Fitness Minutes: (21,628)
3/21/13 9:46 P
My thought is; You're losing and not gaining. You're going the other direction, so the margin is the difference between what you were gaining over that time, and now losing over the same amount time.
I'm was stuck at a plateau. I'm now doing intermittent fasting (eat all calories in an 8 hr window) and losing 1 lb. a day. I would worry that a Dr would be needed to be certain that hormone issues wouldn't come up if I had surgery like you suffered through and tried fasting for 16 hours everyday.
Fitness Minutes: (760)
3/21/13 4:35 P
I saw your board message about the slow weight loss after a thyroidectomy. I also recently had my thyroid removed and am wondering how it is going to effect my weight loss. Did reducing your calories to the lower end of your range help increase the weight loss? Any tips for a beginner? Keep it up - remember slow and steady wins the race!
Fitness Minutes: (5,830)
3,360 1/15/13 11:26 A
Congrats on your losses so far. I see best results when I focus on getting 100% of daily nutrition from whole choices (veggies, protein, healthy fats, and fresh fruits).
Fitness Minutes: (39,423)
2,702 1/15/13 10:03 A
Suzan- a thyroidectomy is going to have a major impact on your weight-loss. 0.5-1.5 lbs per week is a good sustainable weight loss, particularly after a thyroidectomy. I would recommend talking to your doctor on this matter for more insight. Lowering calories might or might not have much impact under the circumstances.
1/15/13 9:46 A
Dear Russell and DragonChilde, Thanks for responding. I am basing my expectations on my previous weight loss experience, which was so gratifying. I have lost 1.8 pounds in two weeks which, if I take a "cup half full view" is a pound a week. I think I will try to keep at the lower-end of my calorie limit and see if that has any effect and also be as careful as possible with measuring my portions. I have a big event coming up--my daughter's high school graduation in June and I'd like to be at my goal weight, hence the pressure on myself.
1.5 lbs every 2 weeks is 39 lbs a year. Not many people can maintain that pace in reality.
The only concern would be if you felt deprived in any way. If you feel good, then it is repeatable, and just repeat 25 more times before 2014. Some weeks you may lose more, some less. As long as the scale moves most weeks, you will be fine.
Fitness Minutes: (14,391)
9,698 1/15/13 8:48 A
The scale is moving! 1.5 lbs is a great weight loss! Is your current weight loss ticker accurate? If so, you are simply not fat enough to lose more than that per week! We can safely attempt to lose 3% of our total weight loss goal. Going by your stated goal of 30 lbs, that means you can reasonably attempt (not expect... there will be up days and down days) to lose about .9-1 lb per week.
This is not a race; 1.5 lbs in two weeks is about what I would expect at your current weight! That's really good. :) You're comparing your weight loss to something that happened 5 years ago. Your body is different now, and has taken a beating. Especially considering your thyroid was involved, I'm betting dollars to donuts it's changed how your body works.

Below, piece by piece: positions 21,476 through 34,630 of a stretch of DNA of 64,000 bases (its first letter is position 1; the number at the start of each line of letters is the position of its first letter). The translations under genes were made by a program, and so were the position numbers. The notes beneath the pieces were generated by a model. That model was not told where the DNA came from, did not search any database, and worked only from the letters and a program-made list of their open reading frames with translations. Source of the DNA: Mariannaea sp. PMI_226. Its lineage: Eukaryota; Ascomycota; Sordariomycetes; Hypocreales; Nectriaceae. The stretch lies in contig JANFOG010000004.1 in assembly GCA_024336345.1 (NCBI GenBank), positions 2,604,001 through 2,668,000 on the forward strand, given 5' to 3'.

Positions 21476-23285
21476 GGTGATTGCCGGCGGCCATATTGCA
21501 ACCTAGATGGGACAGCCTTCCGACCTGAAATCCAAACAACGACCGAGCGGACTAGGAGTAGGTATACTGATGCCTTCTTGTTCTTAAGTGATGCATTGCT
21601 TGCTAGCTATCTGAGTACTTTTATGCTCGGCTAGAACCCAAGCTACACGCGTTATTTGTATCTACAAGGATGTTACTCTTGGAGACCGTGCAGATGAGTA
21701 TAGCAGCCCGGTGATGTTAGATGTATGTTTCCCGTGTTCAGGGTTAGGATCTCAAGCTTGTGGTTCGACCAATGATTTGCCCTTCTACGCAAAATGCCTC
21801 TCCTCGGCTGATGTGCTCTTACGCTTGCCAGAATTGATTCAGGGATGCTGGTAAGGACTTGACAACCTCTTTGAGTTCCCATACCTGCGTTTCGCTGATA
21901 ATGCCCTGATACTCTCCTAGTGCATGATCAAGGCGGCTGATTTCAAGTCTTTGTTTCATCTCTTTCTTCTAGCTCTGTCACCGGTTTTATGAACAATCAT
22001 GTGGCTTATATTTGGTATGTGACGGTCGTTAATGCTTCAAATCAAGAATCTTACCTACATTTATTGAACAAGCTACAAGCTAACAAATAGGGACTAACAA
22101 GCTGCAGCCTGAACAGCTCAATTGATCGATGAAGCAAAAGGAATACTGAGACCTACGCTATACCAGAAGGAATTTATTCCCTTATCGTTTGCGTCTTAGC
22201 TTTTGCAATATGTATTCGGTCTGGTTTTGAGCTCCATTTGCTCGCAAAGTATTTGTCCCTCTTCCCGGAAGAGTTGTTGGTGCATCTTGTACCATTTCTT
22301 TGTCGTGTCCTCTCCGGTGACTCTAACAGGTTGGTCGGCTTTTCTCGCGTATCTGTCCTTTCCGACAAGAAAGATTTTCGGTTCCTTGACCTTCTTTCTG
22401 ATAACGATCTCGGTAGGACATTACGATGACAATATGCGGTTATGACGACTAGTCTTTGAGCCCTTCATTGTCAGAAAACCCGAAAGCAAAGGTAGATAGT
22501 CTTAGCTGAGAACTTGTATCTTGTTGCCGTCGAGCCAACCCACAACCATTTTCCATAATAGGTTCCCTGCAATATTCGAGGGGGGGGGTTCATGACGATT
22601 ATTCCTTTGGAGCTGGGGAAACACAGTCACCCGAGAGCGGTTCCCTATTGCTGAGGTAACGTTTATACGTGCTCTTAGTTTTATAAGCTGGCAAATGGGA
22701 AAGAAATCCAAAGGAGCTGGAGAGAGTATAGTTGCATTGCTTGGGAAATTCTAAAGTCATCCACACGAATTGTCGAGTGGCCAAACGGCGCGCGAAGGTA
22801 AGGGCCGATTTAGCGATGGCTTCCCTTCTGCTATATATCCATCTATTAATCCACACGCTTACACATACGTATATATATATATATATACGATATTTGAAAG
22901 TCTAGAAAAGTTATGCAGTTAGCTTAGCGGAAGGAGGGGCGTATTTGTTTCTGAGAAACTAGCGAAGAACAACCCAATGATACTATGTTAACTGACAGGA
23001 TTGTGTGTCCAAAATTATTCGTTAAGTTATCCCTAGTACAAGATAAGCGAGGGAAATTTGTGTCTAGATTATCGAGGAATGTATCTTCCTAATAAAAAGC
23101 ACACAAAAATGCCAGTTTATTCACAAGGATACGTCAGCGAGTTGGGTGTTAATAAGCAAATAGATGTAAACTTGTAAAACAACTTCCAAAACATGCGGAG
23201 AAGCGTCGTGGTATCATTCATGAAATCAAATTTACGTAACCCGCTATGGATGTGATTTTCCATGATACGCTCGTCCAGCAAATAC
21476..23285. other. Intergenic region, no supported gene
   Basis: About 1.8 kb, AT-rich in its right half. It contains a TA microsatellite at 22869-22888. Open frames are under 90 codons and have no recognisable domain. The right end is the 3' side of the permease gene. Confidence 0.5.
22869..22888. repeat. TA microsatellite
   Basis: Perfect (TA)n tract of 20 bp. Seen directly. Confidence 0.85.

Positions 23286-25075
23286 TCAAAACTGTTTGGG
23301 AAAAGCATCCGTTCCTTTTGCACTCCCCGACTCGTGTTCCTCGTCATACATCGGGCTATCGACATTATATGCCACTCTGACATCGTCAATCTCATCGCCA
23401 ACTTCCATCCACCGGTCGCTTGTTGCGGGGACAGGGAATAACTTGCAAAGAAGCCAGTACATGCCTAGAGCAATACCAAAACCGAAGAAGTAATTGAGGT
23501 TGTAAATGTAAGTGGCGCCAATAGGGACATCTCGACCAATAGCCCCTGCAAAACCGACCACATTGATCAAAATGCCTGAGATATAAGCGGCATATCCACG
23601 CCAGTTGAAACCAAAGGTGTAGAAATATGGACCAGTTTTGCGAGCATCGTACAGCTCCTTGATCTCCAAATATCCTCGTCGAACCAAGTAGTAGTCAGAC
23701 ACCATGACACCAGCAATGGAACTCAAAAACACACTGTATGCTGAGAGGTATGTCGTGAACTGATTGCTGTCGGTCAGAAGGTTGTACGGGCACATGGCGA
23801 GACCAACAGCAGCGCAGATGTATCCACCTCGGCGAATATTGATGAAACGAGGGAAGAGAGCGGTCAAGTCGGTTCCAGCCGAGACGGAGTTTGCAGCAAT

The answer is not more exercise, it's an adjustment of your expectations. You ARE losing weight, and eating at the bottom of your range may not increase the weight loss. You do have a range for a reason, so you can experiment with what works for you, but it sounds like what you're doing IS working... just not as fast as you want it to.
Edited by: DRAGONCHILDE at: 1/15/2013 (08:48)
1/15/13 8:42 A
Five years ago, I lost 40 pounds by using spark to track calories and exercise. I was very diligent and the weight came off at a regular pace of 2, sometimes 3 pounds a week. I've grained back 30 of those pounds following knee surgery and then thyroid cancer that required a complete thyroidectomy. I want to re-lose the weight, so I've been carefully tracking my food and always staying under my calorie limit (1550) but in two weeks I've lost only 1.5 pounds. I have, however, often been at the higher end of my calorie limit. Would it be better to try to keep at the lower end? I do wonder if my thyroid hormone replacement therapy might be having some effect upon my metabolism, although all my numbers are good (finally!).
For exercise, I've been trying to up my activity level by walking with a pedometer. I usually get in about 7,000-8,0000 steps of sustained walking per day (I don't use the pedometer for just walking around my workplace or home) and 3-4 times a week about half those steps come from using an elliptical machine. I also do an upper body workout with some 5 pounds weights three times a week. I don't think I can up my activity level too much more both because of time constraints and also because I have arthritis in both knees that precludes running, etc.
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